Environmental controls on the spatial and temporal variability of savanna productivity in the Northern Territory, Australia
2017-01-10T06:07:09Z (GMT) by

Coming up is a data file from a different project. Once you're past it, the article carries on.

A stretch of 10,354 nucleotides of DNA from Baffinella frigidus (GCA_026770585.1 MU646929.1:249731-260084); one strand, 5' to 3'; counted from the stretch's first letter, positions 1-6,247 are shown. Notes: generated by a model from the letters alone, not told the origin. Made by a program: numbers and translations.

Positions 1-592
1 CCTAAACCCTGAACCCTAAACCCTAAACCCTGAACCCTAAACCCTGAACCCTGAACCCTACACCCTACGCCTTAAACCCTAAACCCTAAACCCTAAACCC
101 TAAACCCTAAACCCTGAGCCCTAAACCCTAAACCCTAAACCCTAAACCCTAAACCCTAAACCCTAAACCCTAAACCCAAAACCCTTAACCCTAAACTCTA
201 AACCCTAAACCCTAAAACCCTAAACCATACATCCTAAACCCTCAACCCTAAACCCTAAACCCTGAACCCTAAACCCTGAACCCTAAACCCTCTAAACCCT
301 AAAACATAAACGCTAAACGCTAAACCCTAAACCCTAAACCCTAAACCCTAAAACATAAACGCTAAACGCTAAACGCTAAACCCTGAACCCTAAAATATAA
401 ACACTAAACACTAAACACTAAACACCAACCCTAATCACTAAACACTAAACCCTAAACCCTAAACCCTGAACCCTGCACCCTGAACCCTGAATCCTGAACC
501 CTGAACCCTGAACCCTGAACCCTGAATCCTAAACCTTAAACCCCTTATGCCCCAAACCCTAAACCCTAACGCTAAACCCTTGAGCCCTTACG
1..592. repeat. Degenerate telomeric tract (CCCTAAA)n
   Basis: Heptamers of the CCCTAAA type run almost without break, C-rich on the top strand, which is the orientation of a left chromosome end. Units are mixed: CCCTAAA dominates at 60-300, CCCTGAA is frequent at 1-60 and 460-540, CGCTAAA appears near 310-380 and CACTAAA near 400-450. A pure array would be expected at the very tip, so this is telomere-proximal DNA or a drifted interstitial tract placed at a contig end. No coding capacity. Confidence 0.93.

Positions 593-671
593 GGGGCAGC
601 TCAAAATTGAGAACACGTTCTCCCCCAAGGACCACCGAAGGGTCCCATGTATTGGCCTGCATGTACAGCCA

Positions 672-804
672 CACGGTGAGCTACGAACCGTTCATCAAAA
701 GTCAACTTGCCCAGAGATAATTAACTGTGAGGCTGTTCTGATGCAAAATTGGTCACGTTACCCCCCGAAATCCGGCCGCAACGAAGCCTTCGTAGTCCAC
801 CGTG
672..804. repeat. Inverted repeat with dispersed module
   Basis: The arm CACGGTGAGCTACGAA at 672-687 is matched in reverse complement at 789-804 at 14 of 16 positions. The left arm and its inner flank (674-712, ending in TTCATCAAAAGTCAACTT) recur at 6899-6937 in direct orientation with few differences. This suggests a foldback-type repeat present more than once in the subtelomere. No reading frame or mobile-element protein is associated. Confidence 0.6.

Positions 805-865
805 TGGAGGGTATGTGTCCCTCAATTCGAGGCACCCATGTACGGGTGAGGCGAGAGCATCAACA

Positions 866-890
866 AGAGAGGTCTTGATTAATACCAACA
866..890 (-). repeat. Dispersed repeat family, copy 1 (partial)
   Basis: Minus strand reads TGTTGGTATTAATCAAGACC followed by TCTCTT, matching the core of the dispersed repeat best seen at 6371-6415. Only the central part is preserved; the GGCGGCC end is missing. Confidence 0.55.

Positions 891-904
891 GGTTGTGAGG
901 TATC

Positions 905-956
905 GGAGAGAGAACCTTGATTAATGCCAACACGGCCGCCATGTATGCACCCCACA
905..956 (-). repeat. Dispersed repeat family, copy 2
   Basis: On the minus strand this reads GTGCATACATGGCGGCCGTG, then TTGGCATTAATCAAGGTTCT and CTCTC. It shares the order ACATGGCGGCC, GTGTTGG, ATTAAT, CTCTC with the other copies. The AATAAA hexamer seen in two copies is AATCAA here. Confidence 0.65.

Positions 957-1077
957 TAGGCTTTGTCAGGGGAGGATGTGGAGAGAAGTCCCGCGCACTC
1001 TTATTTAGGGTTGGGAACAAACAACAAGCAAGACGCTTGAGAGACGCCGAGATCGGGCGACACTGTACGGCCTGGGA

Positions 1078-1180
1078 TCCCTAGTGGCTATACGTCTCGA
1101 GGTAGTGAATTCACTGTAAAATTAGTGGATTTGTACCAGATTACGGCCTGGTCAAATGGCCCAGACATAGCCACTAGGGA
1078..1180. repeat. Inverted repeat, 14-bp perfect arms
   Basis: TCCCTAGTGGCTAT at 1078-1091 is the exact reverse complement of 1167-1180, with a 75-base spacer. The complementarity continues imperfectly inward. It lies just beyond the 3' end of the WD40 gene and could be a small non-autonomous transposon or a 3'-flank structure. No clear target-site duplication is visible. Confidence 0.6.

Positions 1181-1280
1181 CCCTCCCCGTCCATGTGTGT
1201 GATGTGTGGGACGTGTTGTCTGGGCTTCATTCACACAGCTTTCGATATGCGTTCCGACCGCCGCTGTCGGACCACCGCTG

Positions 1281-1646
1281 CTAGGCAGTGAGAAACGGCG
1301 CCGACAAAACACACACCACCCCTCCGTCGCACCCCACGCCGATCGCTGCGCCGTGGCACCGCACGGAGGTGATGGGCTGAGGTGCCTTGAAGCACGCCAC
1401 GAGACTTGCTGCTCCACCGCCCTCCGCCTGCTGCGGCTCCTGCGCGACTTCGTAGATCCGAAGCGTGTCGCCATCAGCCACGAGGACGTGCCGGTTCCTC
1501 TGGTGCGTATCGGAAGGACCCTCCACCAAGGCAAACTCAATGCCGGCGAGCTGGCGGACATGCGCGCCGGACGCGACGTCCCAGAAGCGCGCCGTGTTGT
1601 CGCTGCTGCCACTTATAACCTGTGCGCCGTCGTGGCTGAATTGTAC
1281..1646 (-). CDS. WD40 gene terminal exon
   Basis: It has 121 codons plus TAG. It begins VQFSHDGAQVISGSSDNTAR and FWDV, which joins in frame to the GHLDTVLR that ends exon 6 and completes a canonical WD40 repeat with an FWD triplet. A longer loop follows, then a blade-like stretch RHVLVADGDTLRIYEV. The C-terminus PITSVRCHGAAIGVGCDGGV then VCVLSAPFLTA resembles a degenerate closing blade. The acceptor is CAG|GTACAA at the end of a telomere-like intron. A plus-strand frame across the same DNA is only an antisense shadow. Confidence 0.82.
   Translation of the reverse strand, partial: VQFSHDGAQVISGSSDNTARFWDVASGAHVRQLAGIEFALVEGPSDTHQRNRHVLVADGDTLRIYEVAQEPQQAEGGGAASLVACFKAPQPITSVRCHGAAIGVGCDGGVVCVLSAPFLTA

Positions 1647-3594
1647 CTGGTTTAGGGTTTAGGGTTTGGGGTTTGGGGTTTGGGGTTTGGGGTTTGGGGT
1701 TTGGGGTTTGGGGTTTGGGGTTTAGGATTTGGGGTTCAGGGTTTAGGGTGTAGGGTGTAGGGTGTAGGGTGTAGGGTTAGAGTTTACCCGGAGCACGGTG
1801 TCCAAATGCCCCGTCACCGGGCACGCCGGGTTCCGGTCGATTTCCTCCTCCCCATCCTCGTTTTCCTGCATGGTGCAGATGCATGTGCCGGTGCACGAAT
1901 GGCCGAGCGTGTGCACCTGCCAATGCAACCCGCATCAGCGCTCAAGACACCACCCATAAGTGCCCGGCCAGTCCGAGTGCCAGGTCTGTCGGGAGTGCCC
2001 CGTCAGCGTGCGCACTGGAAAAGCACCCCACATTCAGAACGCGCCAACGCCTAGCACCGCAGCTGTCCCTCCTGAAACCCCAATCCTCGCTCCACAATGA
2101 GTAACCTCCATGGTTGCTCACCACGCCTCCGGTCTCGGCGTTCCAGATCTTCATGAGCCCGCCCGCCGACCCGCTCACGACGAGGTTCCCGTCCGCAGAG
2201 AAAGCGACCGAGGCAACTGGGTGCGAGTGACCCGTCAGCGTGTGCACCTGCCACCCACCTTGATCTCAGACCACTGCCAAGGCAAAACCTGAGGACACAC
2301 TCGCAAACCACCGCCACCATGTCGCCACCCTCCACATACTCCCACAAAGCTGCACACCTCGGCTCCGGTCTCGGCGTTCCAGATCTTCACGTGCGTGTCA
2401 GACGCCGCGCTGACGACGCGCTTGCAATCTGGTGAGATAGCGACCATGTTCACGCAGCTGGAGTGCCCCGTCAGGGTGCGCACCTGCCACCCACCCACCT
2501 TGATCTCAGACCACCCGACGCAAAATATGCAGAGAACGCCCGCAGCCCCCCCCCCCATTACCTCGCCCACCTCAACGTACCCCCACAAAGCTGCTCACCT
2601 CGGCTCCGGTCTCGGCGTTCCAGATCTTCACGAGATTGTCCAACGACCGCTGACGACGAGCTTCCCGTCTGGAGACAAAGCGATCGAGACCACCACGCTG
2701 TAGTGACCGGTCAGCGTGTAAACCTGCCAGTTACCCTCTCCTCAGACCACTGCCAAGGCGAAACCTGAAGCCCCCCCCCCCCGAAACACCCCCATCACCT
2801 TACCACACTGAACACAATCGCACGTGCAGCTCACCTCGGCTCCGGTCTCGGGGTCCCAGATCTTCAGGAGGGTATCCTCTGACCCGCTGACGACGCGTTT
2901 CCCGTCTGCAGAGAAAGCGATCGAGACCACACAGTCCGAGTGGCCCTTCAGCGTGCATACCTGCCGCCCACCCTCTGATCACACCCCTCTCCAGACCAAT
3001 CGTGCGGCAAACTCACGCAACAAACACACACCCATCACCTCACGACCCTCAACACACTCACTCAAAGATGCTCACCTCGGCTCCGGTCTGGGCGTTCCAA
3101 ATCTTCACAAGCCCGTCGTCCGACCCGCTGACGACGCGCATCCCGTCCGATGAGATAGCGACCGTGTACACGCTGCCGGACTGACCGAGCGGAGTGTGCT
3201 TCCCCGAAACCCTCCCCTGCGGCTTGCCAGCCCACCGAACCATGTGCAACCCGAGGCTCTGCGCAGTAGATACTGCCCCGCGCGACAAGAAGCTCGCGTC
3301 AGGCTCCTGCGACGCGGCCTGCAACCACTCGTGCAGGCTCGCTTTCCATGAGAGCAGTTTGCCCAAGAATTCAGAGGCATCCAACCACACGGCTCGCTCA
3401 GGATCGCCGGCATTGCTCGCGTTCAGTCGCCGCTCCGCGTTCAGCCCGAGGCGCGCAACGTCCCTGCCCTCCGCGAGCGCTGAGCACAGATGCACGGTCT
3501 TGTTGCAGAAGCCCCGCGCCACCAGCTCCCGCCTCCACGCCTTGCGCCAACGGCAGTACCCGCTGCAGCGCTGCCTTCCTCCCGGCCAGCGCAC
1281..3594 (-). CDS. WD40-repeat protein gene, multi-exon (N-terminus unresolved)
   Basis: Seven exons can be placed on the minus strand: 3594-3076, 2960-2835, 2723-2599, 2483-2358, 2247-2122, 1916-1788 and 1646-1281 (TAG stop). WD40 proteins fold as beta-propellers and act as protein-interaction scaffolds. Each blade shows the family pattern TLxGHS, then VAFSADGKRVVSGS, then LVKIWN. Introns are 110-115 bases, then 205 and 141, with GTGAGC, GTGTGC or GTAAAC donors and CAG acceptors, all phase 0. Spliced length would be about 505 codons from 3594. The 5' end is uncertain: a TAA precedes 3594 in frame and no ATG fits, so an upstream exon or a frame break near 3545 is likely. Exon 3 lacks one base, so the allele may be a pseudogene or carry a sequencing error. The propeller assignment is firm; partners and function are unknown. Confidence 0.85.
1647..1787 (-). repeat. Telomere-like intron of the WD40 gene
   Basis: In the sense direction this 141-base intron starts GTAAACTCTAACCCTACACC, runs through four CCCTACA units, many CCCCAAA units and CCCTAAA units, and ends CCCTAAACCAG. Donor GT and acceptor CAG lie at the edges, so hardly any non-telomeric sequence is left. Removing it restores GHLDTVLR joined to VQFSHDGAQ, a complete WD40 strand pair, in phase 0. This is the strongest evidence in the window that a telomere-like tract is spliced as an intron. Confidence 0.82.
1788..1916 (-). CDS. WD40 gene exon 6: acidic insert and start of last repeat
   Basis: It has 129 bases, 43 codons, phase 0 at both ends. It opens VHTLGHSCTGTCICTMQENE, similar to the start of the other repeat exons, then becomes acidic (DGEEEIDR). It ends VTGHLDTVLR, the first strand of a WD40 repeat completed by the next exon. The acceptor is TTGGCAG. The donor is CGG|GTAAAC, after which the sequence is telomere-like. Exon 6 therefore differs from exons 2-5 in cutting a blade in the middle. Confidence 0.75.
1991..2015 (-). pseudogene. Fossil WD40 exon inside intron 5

The overall objective of this thesis is to examine the role of environmental drivers in controlling the spatial and temporal variations of gross primary productivity (GPP) in savannas in the Northern Territory (NT), Australia. GPP is a critical measure of the health and sustainability of ecosystems. An understanding of GPP will underpin predictions of the impact of climate change on the savanna carbon cycle. This thesis employs an integrated approach combining in situ measurements, eddy covariance based flux tower data and remote sensing techniques to address the objective. The control of aerosols and clouds (important environmental variables in savannas) on the temporal variation of GPP was examined at Howard Springs, a tropical savanna site in the NT. Results indicated that aerosols and clouds affected the temporal variability of savanna productivity by altering the quantity and quality (partitioning of total radiation into direct and diffuse) of solar radiation. It was found that in the dry season aerosols emitted in the region were relatively lower compared to other savanna regions. Consequently, a small increase in the diffuse radiation (22%) resulted in a small decrease in the total radiation (10%), but did not affect the GPP significantly. In contrast, during the wet season, diffuse radiation increased due to cloudiness but was overshadowed by large decreases in total radiation (57% under thick clouds compared to clear sky periods) which reduced overall productivity by up to 19% under thick clouds. Information on other environmental controls such as fPAR (fraction of absorbed Photosynthetically Active Radiation), VPD (vapour pressure deficit), soil moisture, and temperature on the temporal variability of savanna GPP were also examined using Moderate Resolution Imaging Spectro- radiometer (MODIS) GPP products. Given that these products are generated based on inference from surface reflectance, MODIS GPP and the upstream products used to estimate GPP; fP AR, light use efficiency (LUE) and climate were validated against flux tower derived GPP to improve the products for savannas. In northern Australia, soil moisture rather than VPD was found to be an important factor limiting savanna GPP in the dry season. This was suggested by the improved estimation of GPP and improved simulation of the seasonal dynamics when VPD was replaced with a moisture index in the GPP algorithm. Validation of MODIS GPP and associated inputs provided information on the uncertainties of the MODIS GPP algorithm inputs. This information was used to improve the estimation of GPP at the regional scale across the NT from 2000 to 2007 using field based LUE, regional specific meteorology and fPAR from the latest MODIS product. Results showed that GPP estimated with this approach captured the seasonal patterns of monthly GPP quite well across 18 sites along the Northern Australian Tropical Transect (NATI). The magnitude of GPP was also estimated quite well with only a 6% error at the Howard Springs site. Changes in rainfall along the gradient resulted in changes in the structure and composition of savannas and GPP across the NA IT. Consequently, within the NT savanna region, vegetation type was a major driver of GPP with closed forest having six times more GPP than Acacia vegetation. Examination of the environmental controls on the spatial variation in GPP showed a strong influence of mean annual rainfall (r2 0.88). In terms of inter- annual variability, arid ecosystems had higher variation (>20%) in GPP than forests (<10%) and this was associated with large variations in rainfall (>30% for arid vegetation versus 19% for forest). These results suggest that future changes in precipitation driven by climate change may affect the future distribution and dynamics of savanna vegetation in northern Australia. Given the significance of soil moisture (rainfall) and radiation control on GPP over Australian savannas, more emphasis should be placed on models that are able to accurately simulate the sensitivity of these factors on productivity. Results presented in this thesis provide valuable information for savanna management in predicting the response of savannas to perturbations of the major environmental drivers. Such research will become vital in formulating strategies to secure resources in the tropical savannas of northern Australia, as well as mitigating the potential adverse effects of climate change.